Doug Ford's $1.3B Hamilton campaign promise means more wild times for LRT: mayor

Hamilton's mayor says it will be a wild year for light rail transit (LRT) now that Ontario PC leader Doug Ford says the city can have $1.3 billion no matter what happens. Opponent Ted McMeekin, meanwhile, says Ford "doesn't understand accrual accounting."

'I'll leave it to others to determine how likely it is,' mayor says of Hamilton getting $1.3B

Ontario PC leader Doug Ford says he'd give Hamilton $1.3 billion for infrastructure whether it wants LRT or not. Others are sceptical this would happen. (Chris Young/Canadian Press)

Hamilton's mayor says it will be a wild year for light rail transit (LRT) now that Ontario PC leader Doug Ford says the city can have $1.3 billion no matter what happens.

Fred Eisenberger says he's always thought of LRT as a roller coaster. Now Ford says if his party wins the June provincial election, he'll give Hamilton the LRT money anyway, even if it's to fix roads, bridges and potholes.

That has some speculating that LRT will be a municipal election issue this October. But Eisenberger says this is no surprise.

"I've always believed this to be a roller coaster, and it will continue to be until shovels are in the ground," he said.

"I'm (just) focused on getting the project done."

St. Catharines MPP Jim Bradley, Mayor Fred Eisenberger of Hamilton and MPP Ted McMeekin from Ancaster-Dundas-Flamborough-Westdale broke ground at the future Confederation GO station site in February. (Samantha Craggs/CBC)

Years in the making, Hamilton LRT has been a political football since 2015. That's when Premier Kathleen Wynne, a Liberal, announced the $1 billion LRT project, as well as a GO station on Centennial Parkway. The province is building both. Ground has broken on the GO station, while Metrolinx has spent about $100 million on LRT so far.

The Liberals have said the money has to be used for rapid transit, and Hamilton would have to resubmit a proposal. Ford differentiated himself this week, saying he'd give Hamilton money even if it didn't proceed with LRT.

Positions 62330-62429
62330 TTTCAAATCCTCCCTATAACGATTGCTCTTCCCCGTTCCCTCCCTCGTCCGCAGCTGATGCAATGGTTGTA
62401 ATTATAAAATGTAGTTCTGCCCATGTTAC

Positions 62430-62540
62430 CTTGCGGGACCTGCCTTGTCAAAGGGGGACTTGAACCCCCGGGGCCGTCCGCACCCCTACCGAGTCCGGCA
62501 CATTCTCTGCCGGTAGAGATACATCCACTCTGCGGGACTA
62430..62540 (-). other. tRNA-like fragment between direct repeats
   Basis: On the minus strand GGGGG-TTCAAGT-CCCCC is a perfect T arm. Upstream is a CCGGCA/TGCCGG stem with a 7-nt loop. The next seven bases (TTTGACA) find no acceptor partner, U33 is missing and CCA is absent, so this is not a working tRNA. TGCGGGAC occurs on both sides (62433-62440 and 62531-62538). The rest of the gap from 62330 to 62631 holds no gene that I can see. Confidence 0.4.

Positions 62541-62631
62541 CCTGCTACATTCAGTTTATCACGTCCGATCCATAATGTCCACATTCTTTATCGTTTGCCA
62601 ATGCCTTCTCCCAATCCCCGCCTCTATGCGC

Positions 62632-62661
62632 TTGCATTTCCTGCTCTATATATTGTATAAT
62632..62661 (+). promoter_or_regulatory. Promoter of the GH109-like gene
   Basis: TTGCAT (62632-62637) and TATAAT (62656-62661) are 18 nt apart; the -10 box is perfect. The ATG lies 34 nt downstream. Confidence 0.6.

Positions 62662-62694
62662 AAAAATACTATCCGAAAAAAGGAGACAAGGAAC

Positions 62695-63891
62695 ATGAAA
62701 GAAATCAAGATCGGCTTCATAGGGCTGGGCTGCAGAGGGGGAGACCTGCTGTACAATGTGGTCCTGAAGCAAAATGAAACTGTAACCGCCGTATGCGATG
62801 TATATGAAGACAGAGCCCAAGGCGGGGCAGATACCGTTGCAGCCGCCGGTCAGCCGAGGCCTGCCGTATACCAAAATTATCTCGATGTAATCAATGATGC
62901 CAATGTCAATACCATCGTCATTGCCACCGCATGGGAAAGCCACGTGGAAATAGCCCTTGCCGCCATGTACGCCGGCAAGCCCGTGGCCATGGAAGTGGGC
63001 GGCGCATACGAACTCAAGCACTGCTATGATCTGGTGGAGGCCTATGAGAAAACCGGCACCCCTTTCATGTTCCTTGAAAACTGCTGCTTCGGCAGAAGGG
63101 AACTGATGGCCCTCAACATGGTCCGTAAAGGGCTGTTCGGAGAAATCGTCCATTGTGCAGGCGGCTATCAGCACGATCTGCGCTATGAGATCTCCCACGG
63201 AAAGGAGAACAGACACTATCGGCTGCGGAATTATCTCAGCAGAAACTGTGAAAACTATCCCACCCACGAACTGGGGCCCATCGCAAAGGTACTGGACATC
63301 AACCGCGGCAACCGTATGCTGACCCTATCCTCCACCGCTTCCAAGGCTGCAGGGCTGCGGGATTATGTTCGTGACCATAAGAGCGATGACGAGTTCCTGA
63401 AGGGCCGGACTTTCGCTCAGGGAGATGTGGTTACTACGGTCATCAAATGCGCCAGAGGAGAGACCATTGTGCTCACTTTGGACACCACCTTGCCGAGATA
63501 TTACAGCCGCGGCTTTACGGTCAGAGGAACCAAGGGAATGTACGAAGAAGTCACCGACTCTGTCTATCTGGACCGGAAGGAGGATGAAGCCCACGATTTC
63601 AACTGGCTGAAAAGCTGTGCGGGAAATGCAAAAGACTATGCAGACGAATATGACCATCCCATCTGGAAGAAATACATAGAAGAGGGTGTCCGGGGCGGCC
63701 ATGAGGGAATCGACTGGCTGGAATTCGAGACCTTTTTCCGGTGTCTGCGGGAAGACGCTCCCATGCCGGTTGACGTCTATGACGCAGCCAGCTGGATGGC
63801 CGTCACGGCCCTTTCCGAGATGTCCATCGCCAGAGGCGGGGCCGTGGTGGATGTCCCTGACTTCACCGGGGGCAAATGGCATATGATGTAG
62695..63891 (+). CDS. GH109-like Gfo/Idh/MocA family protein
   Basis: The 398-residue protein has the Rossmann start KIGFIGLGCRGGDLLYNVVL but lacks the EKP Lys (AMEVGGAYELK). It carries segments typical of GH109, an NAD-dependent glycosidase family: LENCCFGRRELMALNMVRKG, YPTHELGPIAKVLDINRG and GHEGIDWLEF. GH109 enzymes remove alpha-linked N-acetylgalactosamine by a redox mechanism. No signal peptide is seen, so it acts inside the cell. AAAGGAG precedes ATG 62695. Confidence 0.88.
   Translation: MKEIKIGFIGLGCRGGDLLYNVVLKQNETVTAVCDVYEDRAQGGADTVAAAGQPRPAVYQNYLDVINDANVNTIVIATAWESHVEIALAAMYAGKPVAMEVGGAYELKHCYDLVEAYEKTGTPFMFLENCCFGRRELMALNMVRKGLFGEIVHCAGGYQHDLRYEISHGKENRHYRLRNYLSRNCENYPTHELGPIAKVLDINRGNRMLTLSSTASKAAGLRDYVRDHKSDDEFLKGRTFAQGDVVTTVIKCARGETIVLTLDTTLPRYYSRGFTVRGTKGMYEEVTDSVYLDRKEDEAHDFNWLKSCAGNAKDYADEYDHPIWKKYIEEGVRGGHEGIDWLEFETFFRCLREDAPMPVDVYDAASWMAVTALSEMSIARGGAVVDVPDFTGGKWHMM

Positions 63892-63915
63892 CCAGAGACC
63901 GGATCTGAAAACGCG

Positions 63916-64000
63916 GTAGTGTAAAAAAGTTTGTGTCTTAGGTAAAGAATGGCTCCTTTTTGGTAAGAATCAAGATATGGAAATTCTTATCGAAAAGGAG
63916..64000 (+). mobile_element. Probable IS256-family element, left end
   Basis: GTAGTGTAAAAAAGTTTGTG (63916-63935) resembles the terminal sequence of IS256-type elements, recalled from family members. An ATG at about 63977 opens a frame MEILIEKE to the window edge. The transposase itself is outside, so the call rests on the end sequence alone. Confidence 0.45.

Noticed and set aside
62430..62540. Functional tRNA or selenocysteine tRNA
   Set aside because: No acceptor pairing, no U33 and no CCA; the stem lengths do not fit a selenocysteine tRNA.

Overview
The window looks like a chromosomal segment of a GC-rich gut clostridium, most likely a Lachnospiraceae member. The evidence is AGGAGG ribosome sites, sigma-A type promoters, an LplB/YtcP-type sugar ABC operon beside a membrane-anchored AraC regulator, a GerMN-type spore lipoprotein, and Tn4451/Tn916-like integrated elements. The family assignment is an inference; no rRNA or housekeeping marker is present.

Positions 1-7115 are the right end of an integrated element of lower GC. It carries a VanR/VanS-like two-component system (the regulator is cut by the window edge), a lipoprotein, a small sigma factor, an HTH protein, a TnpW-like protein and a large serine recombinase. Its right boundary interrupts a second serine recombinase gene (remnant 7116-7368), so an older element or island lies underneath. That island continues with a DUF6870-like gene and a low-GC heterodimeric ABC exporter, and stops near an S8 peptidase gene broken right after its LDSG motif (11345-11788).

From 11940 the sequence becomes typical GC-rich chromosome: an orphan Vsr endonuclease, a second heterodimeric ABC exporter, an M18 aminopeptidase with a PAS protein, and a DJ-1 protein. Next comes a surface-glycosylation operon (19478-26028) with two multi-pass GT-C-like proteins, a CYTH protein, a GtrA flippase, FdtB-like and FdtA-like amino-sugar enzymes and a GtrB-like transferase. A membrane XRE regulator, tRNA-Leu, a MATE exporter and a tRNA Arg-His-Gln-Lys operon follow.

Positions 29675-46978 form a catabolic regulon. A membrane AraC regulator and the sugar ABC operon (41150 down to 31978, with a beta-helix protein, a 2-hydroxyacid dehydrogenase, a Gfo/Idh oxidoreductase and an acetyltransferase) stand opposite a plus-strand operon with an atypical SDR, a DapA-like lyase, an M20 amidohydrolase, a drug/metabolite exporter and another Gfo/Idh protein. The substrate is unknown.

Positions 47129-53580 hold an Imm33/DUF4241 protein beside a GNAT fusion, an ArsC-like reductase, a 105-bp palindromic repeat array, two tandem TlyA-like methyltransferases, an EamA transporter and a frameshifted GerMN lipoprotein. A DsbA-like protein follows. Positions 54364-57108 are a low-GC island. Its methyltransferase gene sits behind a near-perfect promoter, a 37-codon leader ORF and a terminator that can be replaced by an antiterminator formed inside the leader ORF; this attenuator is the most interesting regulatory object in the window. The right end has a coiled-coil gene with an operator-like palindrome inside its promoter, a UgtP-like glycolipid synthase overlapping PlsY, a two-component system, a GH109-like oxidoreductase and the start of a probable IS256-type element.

"Unlike the Liberals who said LRT or nothing, a PC government will sure Hamilton will get the money for transit or infrastructure," he said in an email.

"I'm always in favour of public transit, but as someone who has sat on a city council, at the end of the day, it's the people who know best what the priorities of the city are.

"I will wait to see what council decides, and if they decide against the LRT, under a PC government, the funding will stay with Hamilton."

The city is looking at bringing in Indigenous art from across Canada for its LRT stops. (Metrolinx)

Donna Skelly, a Flamborough-Glanbrook PC candidate and city councillor who opposes LRT, says that's "a huge game changer."

"I think it will be probably the most important issue going to the polls in the fall."

Eisenberger says council has already decided. It cast a crucial vote last year on an updated environmental assessment for the project, which runs from McMaster University to Eastgate Square. Metrolinx and the city have had a joint LRT office for about two years. Metrolinx is the lead agency.

With no LRT, the mayor said, $100 million would "be thrown away."

About a year after Ford left Toronto city council, that city cancelled a Scarborough LRT project and had to repay Metrolinx about $75 million. Skelly doesn't think that would happen here. The province has sway over Metrolinx, she said.

This model shows what Hamilton's LRT system would look like. (Metrolinx)

"It's still a government agency."

As for the money going to bridges and roads, Eisenberger is skeptical. The province is financing the project, he said. The money would have to be borrowed.

He also doubts other municipalities would stand by while Hamilton got $1.3 billion in infrastructure money.

"They all have infrastructure deficits," he said. "They all have challenges to affordable housing.

"It's an interesting concept. It's never happened before. I'll leave it to others to determine how likely it is."

'He makes Flipper look like a goldfish'

The Liberals have said the money can be used on rapid transit. Ted McMeekin, Ancaster-Dundas-Flamborough-Westdale Liberal MPP, said Ford "doesn't understand accrual accounting."

"He makes Flipper look like a goldfish," McMeekin said.

"A couple of days ago, he said 'It's a Hamilton issue. I'll let Hamilton decide.' Then he went off the deep end and said 'Call your councillor or mayor and tell them you reject LRT.' That's a reckless thing to say at this point in the game."

"He paints himself as a responsible fiscal person but sees nothing wrong with writing a blank cheque for $1.2 billion."

The NDP is in favour of LRT. Leader Andrea Horwath, Hamilton Centre MPP and former city councillor, is a long-time supporter.


Samantha Craggs is journalist based in Windsor, Ont. She is executive producer of CBC Windsor and previously worked as a reporter and producer in Hamilton, specializing in politics and city hall. Follow her on Twitter at @SamCraggsCBC, or email her at samantha.craggs@cbc.ca


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